• Protecting the fragile ecosystems, coral reefs and the already emaciated natural habitats of the islands is paramount. This could be done by adhering to environmentalism and sustainable development approach.

Where it can be used:-

Paper1- Environment Geo(legislation), Regional development

Paper2- Contemporary issues, Regional planning and development

Keywords: UPSC, Geography, LAKSHADWEEP: India’s Island paradise in turmoil
Key Terms

SINKHOLE


Mostly associated with Karst Topography;  are closed depressions characteristic of evaporite and carbonate karst landscapes. Sink holes are examples of solution hole. They are formed at the youth stage of Karst Cycle. They do not have external surface drainage, but when it rains the water gets stored at the sinkholes and then flows into the sub-surface. Due to this the rock dissolves and develop spaces and caverns underground. In June 9, 2021 a sinkhole larger than a football field opened up in Santa Maria Zacatepec in Mexico.

Keywords: UPSC, Geography, SINKHOLE
Key Terms

CONURBATION


  • It describes a built-up area created by the coalescence of once separate urban settlements, initially through ribbon-development along the main inter-urban routes.
  • San Francisco bay area (united states), Thetaiheiyo belt (Japan) are examples of conurbations across the world.
  • The term Conurbation was coined by Patrick Geddes.

Characteristics of Conurbation

  1. A continuous built-up area.
  2. High Population Density.
  3. Growth of miscellaneous industries.
  4. Due to cheap transportation Conurbation serve as shopping center for the hinterland surrounding it.

 

Urban Transport Corridors and Emerging Conurbations of India.

  • Delhi conurbation is along NCT of Delhi and the neighbouring contiguous urban areas comprising Gurgaon, FaridabadNoida, (Greater Noida) and Ghaziabad lying in "Central National Capital Region (CNCR)", a small part of overall NCR. It is expanding towards Panipat, Ambala, Chandigarh.
  • The population of this conurbation was estimated 21.7 million in 2011.

Keywords: UPSC, Geography, CONURBATION
Key Terms

PANPLAIN


  • The term “panplain” was proposed by H. Crickmay in 1933. Crickmay disagreed with the concept of peneplanation of W.M.Davis and proposed the mechanism of panplanation to account for the development of landforms in later stage of cycle of erosion.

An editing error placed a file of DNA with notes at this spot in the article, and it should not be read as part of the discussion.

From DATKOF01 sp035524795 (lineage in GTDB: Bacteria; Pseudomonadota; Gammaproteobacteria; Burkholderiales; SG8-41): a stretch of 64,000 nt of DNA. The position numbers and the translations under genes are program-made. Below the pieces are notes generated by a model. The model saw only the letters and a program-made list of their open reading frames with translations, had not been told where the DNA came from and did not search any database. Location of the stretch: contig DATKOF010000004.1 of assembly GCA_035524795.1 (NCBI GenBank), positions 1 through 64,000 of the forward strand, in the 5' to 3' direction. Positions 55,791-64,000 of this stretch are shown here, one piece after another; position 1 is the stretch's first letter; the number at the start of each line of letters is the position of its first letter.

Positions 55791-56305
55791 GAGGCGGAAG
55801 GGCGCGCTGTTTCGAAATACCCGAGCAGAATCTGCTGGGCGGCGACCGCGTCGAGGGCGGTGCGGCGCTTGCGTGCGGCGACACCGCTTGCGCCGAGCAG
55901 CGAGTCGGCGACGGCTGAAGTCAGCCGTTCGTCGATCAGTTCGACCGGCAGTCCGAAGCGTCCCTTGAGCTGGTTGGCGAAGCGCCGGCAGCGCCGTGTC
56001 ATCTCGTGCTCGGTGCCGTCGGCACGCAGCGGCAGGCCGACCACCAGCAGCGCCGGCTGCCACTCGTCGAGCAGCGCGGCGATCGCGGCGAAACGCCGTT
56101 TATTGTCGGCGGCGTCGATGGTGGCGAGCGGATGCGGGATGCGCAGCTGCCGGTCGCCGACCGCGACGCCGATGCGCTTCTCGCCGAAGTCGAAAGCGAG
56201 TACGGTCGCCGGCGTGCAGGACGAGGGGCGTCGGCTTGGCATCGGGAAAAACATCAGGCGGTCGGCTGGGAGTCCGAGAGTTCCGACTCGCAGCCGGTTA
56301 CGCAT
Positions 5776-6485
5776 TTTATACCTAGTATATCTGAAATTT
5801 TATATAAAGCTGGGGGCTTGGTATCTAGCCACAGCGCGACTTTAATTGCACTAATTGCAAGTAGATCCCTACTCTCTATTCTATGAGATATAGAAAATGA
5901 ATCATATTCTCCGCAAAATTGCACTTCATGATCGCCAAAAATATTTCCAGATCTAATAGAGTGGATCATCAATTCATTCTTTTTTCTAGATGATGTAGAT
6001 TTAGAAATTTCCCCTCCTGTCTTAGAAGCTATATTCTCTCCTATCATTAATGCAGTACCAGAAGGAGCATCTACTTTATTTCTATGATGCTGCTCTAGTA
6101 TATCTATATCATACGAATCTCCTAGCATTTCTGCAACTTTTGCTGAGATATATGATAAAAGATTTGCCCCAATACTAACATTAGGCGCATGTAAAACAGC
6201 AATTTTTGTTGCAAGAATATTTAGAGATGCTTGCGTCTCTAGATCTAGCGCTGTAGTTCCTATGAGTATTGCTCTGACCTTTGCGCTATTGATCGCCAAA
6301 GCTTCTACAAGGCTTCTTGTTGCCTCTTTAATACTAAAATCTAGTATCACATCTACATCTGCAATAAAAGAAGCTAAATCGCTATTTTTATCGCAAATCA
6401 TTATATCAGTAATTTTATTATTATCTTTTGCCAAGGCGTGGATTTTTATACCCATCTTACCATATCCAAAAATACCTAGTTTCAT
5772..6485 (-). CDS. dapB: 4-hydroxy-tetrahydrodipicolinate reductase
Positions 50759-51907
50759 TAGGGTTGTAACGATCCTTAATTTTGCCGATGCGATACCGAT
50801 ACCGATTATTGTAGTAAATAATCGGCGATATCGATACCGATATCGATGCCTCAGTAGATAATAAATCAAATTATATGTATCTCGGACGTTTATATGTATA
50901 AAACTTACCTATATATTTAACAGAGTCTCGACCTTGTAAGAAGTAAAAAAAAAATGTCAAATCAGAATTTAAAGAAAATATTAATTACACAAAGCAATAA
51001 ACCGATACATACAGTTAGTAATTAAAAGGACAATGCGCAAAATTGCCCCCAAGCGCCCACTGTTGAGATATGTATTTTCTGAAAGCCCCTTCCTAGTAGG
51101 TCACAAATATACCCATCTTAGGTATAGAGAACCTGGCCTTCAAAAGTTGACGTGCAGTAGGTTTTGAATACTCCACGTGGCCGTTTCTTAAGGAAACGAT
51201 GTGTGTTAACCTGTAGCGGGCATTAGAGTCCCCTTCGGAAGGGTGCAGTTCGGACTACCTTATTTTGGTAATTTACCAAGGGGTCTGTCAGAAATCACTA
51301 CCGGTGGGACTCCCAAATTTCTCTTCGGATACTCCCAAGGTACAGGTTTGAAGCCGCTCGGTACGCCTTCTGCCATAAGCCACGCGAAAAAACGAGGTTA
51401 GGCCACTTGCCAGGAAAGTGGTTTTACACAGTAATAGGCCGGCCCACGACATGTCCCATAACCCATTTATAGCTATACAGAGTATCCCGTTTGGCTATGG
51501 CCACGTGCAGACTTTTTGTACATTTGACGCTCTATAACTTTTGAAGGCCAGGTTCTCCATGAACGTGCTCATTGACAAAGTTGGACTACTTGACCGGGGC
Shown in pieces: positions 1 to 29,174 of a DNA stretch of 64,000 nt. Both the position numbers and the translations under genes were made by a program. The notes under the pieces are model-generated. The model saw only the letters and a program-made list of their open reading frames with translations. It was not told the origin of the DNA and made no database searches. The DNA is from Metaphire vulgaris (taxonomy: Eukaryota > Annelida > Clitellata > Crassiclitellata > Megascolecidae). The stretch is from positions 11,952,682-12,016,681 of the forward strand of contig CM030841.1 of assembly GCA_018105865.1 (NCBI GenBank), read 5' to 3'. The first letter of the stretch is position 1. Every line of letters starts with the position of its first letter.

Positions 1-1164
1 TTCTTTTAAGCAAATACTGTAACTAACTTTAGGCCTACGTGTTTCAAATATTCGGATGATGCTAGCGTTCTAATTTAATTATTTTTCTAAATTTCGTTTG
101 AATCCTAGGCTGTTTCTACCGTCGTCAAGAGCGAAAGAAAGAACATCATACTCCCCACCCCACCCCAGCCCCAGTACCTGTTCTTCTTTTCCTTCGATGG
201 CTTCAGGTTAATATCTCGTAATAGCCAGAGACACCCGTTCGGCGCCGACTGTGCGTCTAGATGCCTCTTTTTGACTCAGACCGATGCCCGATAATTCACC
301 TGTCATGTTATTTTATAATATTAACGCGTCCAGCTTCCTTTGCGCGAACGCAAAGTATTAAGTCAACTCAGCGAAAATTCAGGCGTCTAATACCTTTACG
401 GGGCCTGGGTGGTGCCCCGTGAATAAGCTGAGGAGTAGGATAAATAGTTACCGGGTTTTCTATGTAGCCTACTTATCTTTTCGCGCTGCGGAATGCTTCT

• Panplain is the end product of the cycle of panplanation and is formed due to coalescence of flood plains.
  • How are they formed : According to C.H.Crickmay, M.Davis overestimated the rate of wasting of interfluves (water divides). Contrary to this, slower rate of divide wasting combined with more active lateral erosion causes ultimate obliteration of interfluves giving birth to the development of numerous extensive flood plains which ultimately coalesce giving rise to an extensive confluence plain, termed by Crickmay as panplain.
  • Characteristics: Panplains are flat and almost even surface which is quite different from the undulating surface of davisinian peneplain.
  • Good examples are found in the Carpentaria region of Australia.
  • Crickmay’s concept of panplanation could not command wider acceptance by scientific community.

Keywords: UPSC, Geography, PANPLAIN
Key Terms

FAROS


  • Faro is a Maldivian name given to small atolls that rise in the lagoons of large composite atolls, or, are found on their rims.
  • In simpler way, we can say Faros are chain of small atolls having shallow small lagoons.
  • An Atoll is a ring of narrow growing corals of horse-shoe shape & crowned with palm tree.
  • They are found in Antilles Sea, Red Sea, China Sea, Australian Sea and in many more regions.
  • Faros are indeed striking, being perfectly circular reefs, usually less than 3 or 4 km in diameter surrounding a shallow secondary lagoon of depths generally less than 20 m.
  • Faros are common in archipelagos of Indian Ocean like Maldives & Mauritius.

         

                                                                                   Faro Atoll (Maldives)

Keywords: UPSC, Geography, Faros
Key Terms

GROSS ENVIRONMENTAL PRODUCT (GEP)


Uttarakhand becomes the first state to introduce GEP, as it is one of the most ecologically sensitive regions of India. It is the total value of final ecosystem goods and services supplied to human well-being in a region annually, which can be quantified in terms of biophysical value and monetary value. The main objective of GEP is to make sustainable management viable along with management of ecosystem governance. In future it is expected that GEP will be play a dominant role in policy making.

There are four main pillars of GEP: Air, Water, Soil and Forest

Keywords: UPSC, Geography, GROSS ENVIRONMENTAL PRODUCT (GEP)
Case Study of The Week

Solar Power Development: Germany


Background: